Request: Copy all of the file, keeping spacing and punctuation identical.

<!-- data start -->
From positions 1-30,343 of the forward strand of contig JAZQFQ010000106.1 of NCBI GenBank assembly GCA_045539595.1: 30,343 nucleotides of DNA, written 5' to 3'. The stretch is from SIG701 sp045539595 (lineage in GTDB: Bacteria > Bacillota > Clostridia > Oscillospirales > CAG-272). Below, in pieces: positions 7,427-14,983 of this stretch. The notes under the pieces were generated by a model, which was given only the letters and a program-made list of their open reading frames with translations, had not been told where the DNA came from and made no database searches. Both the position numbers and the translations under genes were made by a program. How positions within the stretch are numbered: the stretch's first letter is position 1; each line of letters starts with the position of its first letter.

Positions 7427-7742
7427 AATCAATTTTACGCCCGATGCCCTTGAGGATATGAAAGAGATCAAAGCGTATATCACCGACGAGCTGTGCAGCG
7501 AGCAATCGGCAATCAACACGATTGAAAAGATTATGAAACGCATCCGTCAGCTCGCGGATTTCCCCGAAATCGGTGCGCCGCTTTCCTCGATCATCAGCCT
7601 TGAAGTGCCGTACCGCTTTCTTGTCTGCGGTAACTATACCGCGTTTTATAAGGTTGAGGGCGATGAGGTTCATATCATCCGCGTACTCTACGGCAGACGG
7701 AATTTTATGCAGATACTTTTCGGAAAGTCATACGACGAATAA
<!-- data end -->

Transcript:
From positions 1-30,343 of the forward strand of contig JAZQFQ010000106.1 of NCBI GenBank assembly GCA_045539595.1: 30,343 nucleotides of DNA, written 5' to 3'. The stretch is from SIG701 sp045539595 (lineage in GTDB: Bacteria > Bacillota > Clostridia > Oscillospirales > CAG-272). Below, in pieces: positions 7,427-14,983 of this stretch. The notes under the pieces were generated by a model, which was given only the letters and a program-made list of their open reading frames with translations, had not been told where the DNA came from and made no database searches. Both the position numbers and the translations under genes were made by a program. How positions within the stretch are numbered: the stretch's first letter is position 1; each line of letters starts with the position of its first letter.

Positions 7427-7742
7427 AATCAATTTTACGCCCGATGCCCTTGAGGATATGAAAGAGATCAAAGCGTATATCACCGACGAGCTGTGCAGCG
7501 AGCAATCGGCAATCAACACGATTGAAAAGATTATGAAACGCATCCGTCAGCTCGCGGATTTCCCCGAAATCGGTGCGCCGCTTTCCTCGATCATCAGCCT
7601 TGAAGTGCCGTACCGCTTTCTTGTCTGCGGTAACTATACCGCGTTTTATAAGGTTGAGGGCGATGAGGTTCATATCATCCGCGTACTCTACGGCAGACGG
7701 AATTTTATGCAGATACTTTTCGGAAAGTCATACGACGAATAA